Chapter 4: marketing and analytics
Authored by: Maris Daughert , J.C. Williams Group
As the lead marketer for your business and as someone who is part of the team charged with “bringing eyeballs to the site,” your initial thoughts about extending your reach into the Canadian marketplace likely revolves around the differences between the U.S. and Canadian customer. What will it take to drive Canadian traffic to your site? How do you improve conversion rates and build loyalty amongst those Canadian consumers who are potentially your target customer?
In this chapter, we will discuss some of the differences between the current U.S. and Canadian online customer experience, and provide suggestions on a number of marketing methods to assist you in improving the customer experience.
Marketing methods to drive traffic
Measurement and metrics
First, we offer a perspective on the Canadian e-commerce market from our experience over the past decade. Canadians have not embraced e-commerce and multi-channel retailing with the same degree of enthusiasm as their U.S. counterparts, and although this is changing, it is important to understand some of the underlying trends.
Historically, Canada has not had an abundance of catalog and direct businesses. Wait- ing for packages and paying for shipping is somewhat new. The majority of the Cana- dian population resides in urban centers, which have a higher concentration of retail stores than you will find in the U.S. This, therefore, makes shopping in stores more convenient than in the U.S. The abundance of brick-and-mortar retail stores helps to explain Canadians’ propensity to embrace cross-channel capabilities (e.g., buy online, pick up or return in-store). However, these capabilities are not yet readily available at most Canadian retailers.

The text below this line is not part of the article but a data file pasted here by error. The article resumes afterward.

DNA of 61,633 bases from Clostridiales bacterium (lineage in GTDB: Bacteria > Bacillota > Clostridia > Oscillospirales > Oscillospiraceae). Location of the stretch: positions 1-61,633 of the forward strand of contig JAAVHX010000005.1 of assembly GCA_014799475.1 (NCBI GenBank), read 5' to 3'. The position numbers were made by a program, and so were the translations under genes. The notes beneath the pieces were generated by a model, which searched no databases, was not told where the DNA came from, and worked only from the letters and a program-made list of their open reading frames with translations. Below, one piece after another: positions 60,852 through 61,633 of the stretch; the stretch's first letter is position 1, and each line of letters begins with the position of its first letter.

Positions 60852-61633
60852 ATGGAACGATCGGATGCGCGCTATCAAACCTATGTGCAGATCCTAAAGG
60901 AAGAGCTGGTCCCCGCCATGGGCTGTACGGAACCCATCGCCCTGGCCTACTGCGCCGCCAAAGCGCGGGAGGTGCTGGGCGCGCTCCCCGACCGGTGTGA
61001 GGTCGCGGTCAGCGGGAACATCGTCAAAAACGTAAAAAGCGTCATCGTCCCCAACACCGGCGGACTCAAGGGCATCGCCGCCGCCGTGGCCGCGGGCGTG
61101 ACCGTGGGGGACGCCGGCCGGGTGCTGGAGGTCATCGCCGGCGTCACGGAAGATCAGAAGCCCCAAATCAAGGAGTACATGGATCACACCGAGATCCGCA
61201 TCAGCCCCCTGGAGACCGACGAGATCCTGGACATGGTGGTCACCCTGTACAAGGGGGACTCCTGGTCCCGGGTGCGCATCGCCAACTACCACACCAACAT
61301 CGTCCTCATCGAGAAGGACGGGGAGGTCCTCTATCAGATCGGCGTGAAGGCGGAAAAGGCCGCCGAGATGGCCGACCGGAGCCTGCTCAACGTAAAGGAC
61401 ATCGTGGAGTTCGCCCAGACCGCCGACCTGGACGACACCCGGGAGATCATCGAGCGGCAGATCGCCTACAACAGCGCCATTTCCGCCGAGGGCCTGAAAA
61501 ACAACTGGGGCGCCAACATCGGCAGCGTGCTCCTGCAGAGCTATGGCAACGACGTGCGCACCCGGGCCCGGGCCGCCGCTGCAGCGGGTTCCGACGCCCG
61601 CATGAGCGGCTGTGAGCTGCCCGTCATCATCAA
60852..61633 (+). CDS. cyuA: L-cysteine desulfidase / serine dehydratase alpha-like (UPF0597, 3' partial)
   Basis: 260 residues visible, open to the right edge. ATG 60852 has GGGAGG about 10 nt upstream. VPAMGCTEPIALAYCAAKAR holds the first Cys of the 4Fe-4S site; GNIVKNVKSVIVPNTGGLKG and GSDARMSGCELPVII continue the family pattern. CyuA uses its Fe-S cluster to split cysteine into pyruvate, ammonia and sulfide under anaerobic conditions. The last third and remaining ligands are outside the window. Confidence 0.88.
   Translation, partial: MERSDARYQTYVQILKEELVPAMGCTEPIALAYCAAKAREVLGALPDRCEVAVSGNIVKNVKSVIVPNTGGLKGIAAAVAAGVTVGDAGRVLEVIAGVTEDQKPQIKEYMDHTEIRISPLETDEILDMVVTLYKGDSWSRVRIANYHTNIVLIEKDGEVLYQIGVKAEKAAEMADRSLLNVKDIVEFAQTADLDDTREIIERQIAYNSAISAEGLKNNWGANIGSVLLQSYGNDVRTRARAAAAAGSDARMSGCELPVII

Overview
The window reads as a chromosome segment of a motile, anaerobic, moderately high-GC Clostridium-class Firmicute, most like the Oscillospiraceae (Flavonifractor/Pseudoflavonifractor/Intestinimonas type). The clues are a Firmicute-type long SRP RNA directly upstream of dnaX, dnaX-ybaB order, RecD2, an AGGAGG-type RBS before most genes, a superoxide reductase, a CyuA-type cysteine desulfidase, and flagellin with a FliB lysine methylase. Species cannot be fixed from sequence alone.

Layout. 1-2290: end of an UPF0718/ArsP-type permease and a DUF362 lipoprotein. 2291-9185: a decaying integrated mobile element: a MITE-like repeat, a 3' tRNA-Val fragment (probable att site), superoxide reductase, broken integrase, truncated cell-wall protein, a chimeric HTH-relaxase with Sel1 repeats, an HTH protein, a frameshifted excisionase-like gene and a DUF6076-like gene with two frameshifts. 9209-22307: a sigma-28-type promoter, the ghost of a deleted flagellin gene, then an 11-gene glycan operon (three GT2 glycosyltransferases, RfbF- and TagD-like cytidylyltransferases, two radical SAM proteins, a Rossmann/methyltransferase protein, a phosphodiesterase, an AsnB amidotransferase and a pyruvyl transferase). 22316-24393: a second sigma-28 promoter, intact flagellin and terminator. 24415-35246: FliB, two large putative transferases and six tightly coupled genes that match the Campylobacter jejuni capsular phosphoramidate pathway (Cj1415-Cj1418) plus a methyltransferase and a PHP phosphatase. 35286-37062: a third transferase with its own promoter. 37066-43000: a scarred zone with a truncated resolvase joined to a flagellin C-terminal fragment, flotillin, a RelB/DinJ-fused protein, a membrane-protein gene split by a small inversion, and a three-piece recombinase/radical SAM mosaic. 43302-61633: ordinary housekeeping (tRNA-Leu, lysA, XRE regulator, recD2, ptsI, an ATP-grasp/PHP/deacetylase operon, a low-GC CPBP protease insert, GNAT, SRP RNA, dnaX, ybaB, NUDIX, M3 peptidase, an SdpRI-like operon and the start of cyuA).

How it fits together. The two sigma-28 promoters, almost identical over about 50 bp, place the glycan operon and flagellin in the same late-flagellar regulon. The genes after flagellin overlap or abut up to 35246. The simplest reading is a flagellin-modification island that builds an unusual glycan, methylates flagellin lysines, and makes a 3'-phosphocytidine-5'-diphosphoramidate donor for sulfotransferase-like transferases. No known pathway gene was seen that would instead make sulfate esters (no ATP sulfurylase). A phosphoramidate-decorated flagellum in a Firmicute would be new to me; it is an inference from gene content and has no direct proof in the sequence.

In addition, Canadian retailers have not embraced multi-channel retailing with the same vigor as in the U.S., resulting in reduced choices of familiar brands and products.
Conversely, as mentioned in a previous chapter, many U.S. retailers have expanded into Canada but have provided a less than optimal customer experience. This has resulted in longer delivery times, customers who are unaware of final delivered costs, as well as customer concern over returning products purchased online.
Being aware that e-commerce adoption in the Canadian space has been hampered by some of these elements can help you as you determine what your online and multi- channel vision for this market will be.
Visa e-commerce cross-border handbook for U.S. retailers
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